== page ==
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Eight Skills Needed to Become the Chief HR Officer

The CHRO role is much different than a top divisional HR role or a position leading a center of excellence within the function. So what does it take to reach the C-suite?

Friday, November 1, 2013
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As the leader of the human resource practice at a retained executive-search firm, I have had the opportunity to interact with many HR executives. The most common questions that come from executives who aspire to move into their first chief human resource officer role involve what it takes to be offered that top job. 

My response usually is “Why do you want that top position?” I ask this because, in my experience, the CHRO role is much different than a top divisional HR role or a position leading a center of excellence within the function. Often, when we dig deeper into a conversation, the HR executive will come to the conclusion that he or she would be much more satisfied continuing in a more operational HR position or moving up within a particular specialty area, such as compensation and benefits or talent management. However, if they truly have the CHRO role as their goal, what do they have to do to be considered a strong and viable candidate?

As you can imagine, every company has different perspectives and needs based on their business. In particular, there are additional administrative and compliance responsibilities inherent in a public company CHRO role versus those found in a private company. But there are some critical competencies you must possess to be seriously considered for the top HR role at any organization:

1.    Emotional Intelligence: First and foremost, you need to have outstanding interpersonal and communication skills. However, that is not all. You also must be a great listener, trustworthy and authentic in your interactions with others. 

2.    Effective Leader: Do you attract, retain and develop a team effectively? Do other colleagues want to work with and for you? Are you seen as a mentor to others? In addition, are you viewed as an effective leader across the company with your peers? Do other members in the C-Suite seek you out for advice and counsel?

3.    Driver of Change: The head of HR typically is sought after to drive change across an organization; therefore, do you effectively communicate with others about the rationale for change and help influence others to “get on the change bus”? If you encounter resistance, do you know how to regroup and try to persuade others in a convincing manner why the change is critical for the organization? Are you persistent and positive in your approach?

4.    Board Experience: Most likely, the head of HR will be engaged at the board level and be involved with the compensation committee of the board. Prior board experience is usually very helpful and many times required. Executive presence and strong platform skills are critical to connect with board members.

5.    Executive Compensation Expertise: Although the new CHRO doesn’t have to be an executive compensation expert, it is important to have a strong grounding in the basics. Many times, you can count on your total rewards executive to support you, but you still should have a solid understanding of the fundamentals and how these pieces fit into a larger organizational picture and drive behavior.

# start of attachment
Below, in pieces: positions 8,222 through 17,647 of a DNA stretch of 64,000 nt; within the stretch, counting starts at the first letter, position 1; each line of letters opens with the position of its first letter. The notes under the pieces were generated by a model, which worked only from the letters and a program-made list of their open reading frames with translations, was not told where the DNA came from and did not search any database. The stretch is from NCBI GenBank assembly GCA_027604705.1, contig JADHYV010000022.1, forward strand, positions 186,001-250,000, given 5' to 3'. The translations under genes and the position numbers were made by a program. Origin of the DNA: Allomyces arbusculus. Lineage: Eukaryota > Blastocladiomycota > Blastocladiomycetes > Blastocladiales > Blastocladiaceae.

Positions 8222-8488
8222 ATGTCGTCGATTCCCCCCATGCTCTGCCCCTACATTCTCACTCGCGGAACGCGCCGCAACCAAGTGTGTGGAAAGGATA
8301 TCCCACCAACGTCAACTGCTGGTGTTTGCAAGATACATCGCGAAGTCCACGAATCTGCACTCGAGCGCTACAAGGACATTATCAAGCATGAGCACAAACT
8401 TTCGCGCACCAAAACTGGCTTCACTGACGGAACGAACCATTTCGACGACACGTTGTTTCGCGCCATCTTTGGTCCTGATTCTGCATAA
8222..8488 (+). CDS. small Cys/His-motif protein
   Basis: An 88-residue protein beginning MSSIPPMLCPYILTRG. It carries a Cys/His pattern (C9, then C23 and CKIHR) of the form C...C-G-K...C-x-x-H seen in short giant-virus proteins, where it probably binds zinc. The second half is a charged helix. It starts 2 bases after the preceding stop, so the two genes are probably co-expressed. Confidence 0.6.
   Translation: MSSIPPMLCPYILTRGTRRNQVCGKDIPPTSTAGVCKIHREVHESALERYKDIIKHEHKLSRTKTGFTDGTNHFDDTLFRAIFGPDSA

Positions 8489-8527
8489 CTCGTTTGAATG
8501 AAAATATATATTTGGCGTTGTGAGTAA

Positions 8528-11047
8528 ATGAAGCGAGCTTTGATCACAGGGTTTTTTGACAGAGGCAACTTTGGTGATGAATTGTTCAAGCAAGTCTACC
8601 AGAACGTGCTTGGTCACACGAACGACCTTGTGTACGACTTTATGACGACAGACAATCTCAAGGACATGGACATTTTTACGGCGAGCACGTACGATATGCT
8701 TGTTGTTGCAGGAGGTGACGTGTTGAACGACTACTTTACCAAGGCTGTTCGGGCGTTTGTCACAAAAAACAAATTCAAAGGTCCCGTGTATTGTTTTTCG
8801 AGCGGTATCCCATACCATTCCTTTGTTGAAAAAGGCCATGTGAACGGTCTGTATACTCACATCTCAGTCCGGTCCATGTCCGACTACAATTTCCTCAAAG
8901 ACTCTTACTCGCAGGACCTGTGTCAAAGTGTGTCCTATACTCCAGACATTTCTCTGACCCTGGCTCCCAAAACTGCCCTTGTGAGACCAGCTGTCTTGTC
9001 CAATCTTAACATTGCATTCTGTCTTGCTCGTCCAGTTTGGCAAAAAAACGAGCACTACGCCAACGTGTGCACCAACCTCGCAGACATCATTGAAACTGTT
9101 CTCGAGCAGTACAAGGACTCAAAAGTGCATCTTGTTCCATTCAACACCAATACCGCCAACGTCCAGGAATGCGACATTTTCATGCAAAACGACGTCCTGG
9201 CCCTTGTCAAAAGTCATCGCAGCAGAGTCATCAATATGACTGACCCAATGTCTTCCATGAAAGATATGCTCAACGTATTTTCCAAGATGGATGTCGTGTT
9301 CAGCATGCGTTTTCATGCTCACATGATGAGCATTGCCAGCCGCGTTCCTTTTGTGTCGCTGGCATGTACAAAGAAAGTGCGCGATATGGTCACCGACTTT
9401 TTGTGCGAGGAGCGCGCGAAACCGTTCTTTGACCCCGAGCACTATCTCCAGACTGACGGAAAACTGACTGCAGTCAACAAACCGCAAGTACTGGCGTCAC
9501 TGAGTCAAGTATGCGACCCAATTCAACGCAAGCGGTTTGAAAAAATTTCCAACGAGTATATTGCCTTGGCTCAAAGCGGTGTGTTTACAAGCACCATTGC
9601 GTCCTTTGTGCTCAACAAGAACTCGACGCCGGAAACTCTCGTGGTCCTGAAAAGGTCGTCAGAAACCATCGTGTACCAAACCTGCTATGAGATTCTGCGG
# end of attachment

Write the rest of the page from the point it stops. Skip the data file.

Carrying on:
6.    Strategic: It is important to have a broader view of the needs of the entire enterprise versus a division or department. Will you have the capability of thinking and operating strategically to ensure you are aligned with the current and future needs of the business? At the same time, most HR executives still have to be open to rolling up their sleeves to get the work done. With the lean nature of organizations, this tends to be a necessity. 

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7.    Financial Acumen: The human resources function usually owns the largest variable cost that its company possesses: the workforce. A good CHRO should be able to -- at a minimum -- read the P&L statement as well as his or her peers in IT or Legal. Boards and Executive Teams respond to initiatives that have a measurable bottom line impact. The CHRO must be able to express him or herself on these terms in order to fully participate in the strategic conversation.

8.    Business Focus: Think business first and human resources second. Understand the business, its trends and how you can utilize all of the necessary tools and levers to ensure the company is meeting or exceeding its expectations. Be intellectually curious about the business, ask thoughtful and insightful questions and understand what it takes for the business to thrive.

 If you are seeking that top HR role but missing a few of these experiences, now is the time to expand your background. Ask to get involved in an executive compensation project or take a course to better understand the issues. Influence your current CHRO to allow you to join a board meeting or compensation committee meeting. Join a non-profit board to gain some exposure to board protocols. Volunteer for projects leading change management initiatives. Accept speaking engagements. All of these activities will be helpful in your professional development but will also broaden your connections and elevate your visibility with other leaders.

Finally, the best way to move into your first CHRO role is to ensure you are performing at your highest level in your current role. Your contributions will be recognized and, clearly, you’ll be on your way to being considered for your first CHRO role.

Sally Stetson is co-founder and principal at executive-search firm Salveson Stetson Group, where she leads the firm’s HR practice. 

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